Everyone’s the expert

Again, this is one I’ve been pondering a while, but the appearance of the lovely Alex Polizzi (Hotelier & television presenter, ‘The Hotel Inspector’) on The Wright Stuff has spurred me to quit the pondering and ramble.

As Alex is a renowned hotelier she was asked what she thought of ‘Trip Advisor’, a site that you apparently can visit to look at reviews for hotels etc. The sentence that stuck out for me was Alex saying, and I paraphrase, ‘if you have a problem, tell the hotelier, don’t stew about it then rant on the internet. Give the hotelier a chance to do the right thing.’

This is my view exactly. The internet, as lovely as it can be, has also bred a nation of keyboard warriors and critics. Another recent programme, ‘Ruth Watson Means Business!’ (Ruth Watson, Hotelier, television presenter, early ‘Hotel Inspector’) was solely dedicated to businesses trying to turn round their online reviews, usually coming face to face with some of the writers of the bad reviews. The one thread that was sewn through every case, was that no one complained to the establishment at the time. They all stewed before ranting online, keyboard warrior style. For me that method would be a last resort, if the proprietor was not helpful or willing to communicate. Anyway, I’m whizzing off at a tangent.

‘Trip Advisor Culture’

The people I speak to in real life at least, tend not to go or stay anywhere unless they first research it on the internet. They are often swayed by these reviews. Holidays live and die by these reviews. Some of which, allegedly, aren’t as genuine they should be. I know information is supposedly power, but sometimes we can do with a little less. That flows nicely to the next point…

‘If it’s written down, do we believe it?’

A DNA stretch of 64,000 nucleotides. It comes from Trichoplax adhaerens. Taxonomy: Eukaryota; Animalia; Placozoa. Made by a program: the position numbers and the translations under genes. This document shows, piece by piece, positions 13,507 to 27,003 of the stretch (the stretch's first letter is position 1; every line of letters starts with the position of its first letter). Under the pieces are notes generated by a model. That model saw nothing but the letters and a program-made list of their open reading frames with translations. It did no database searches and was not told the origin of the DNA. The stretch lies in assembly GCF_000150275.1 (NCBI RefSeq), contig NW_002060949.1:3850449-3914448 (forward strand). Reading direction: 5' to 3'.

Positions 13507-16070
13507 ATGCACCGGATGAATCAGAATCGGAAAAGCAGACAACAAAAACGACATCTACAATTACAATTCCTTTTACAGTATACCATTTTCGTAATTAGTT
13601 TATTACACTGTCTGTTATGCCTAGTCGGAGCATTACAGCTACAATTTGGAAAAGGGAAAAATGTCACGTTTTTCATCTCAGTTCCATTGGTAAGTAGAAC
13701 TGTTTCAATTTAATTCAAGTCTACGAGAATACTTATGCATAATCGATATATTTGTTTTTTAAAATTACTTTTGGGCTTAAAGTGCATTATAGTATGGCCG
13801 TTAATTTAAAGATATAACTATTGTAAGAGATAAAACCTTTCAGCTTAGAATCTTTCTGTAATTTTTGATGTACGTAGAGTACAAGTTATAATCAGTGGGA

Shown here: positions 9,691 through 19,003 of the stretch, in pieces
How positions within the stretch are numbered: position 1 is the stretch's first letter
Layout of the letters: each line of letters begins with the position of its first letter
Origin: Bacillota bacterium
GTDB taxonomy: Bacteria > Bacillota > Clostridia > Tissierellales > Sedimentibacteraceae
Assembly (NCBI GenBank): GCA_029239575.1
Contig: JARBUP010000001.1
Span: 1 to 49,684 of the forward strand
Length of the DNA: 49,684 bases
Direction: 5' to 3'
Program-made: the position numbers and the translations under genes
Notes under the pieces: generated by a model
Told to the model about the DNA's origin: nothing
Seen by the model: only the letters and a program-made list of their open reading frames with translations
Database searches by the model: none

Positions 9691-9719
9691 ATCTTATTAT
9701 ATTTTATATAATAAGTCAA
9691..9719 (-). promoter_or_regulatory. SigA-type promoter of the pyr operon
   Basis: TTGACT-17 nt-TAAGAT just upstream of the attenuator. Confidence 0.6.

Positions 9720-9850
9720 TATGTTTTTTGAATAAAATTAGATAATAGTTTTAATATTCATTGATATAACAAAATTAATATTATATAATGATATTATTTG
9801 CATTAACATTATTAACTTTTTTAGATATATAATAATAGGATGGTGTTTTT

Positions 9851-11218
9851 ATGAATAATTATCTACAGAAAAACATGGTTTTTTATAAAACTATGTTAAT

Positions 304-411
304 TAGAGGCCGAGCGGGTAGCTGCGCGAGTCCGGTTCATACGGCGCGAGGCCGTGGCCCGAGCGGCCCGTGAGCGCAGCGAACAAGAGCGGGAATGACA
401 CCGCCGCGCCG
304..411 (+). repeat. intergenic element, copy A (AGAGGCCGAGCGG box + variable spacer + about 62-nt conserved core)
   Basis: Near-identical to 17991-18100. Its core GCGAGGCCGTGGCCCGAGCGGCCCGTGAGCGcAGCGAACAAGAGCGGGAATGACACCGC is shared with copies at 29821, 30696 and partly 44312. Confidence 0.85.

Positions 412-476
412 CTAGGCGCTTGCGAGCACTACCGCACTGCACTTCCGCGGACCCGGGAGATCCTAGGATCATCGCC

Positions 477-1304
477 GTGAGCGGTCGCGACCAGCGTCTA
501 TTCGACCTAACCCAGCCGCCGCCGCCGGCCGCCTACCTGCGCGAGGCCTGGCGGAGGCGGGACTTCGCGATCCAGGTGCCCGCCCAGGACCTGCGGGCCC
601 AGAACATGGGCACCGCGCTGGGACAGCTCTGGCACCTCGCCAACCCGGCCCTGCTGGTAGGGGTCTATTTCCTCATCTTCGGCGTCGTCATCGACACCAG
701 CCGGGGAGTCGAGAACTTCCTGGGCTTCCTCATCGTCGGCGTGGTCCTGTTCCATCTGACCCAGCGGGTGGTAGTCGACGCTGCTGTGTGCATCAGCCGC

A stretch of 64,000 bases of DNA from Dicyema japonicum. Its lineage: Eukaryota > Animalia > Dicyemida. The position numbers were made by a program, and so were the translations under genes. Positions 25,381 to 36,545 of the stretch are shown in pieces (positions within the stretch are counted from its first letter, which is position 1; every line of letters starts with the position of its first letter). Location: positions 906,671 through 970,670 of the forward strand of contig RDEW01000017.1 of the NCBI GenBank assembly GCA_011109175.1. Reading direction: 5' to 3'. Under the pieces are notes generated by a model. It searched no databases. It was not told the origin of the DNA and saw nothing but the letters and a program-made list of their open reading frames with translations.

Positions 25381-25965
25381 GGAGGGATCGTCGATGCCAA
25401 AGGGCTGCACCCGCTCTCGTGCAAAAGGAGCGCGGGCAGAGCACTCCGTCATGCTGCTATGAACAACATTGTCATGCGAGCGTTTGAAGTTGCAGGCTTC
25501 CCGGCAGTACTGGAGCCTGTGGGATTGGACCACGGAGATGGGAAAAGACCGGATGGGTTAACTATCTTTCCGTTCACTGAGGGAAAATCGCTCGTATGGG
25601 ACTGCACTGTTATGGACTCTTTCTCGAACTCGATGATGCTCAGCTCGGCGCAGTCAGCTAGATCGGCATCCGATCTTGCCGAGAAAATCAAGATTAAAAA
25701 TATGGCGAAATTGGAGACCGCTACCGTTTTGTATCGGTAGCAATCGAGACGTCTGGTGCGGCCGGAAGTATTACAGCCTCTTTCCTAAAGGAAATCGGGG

The question opens up a whole area; tabloids, other written media, but I’ll stick to this subject. Apparently this is the case for some. If the review that could have been written by anyone, is good, that’s all that’s needed.
It’s ok to try and read between the lines, and it’s good to question what’s written. It doesn’t mean one is cynical, just healthily sceptical.


Is that what people who use these review sites need? Reassurance that they are doing the right thing? Surely that means that the majority are doing what it is that we want to do. “Baaaah!” Do something different. Live a little. If the holiday has a few snags because we didn’t look at a review site, that’s fine, it’s what holidays are about!

‘Incapable of making a decision’

Without the review sites at least. Let’s trust our instincts. Taste is subjective. I’m pretty sure I won’t like what most others like (because I’m awkward), so I will trust mine. Yes, it’s handy to be warned somewhere doesn’t have running water, but as for the food or decor, my taste will be different to yours so I should not rely solely on the opinion of others?

‘Have the courage of your convictions’

Yes, do! And it’s ok to not get everything right. We constantly strive for perfection in everything, when we cannot control everything. Have fun bemoaning the little differences in foreign lands. If ‘just like home’ is needed, stay home.

Everyone’s the expert

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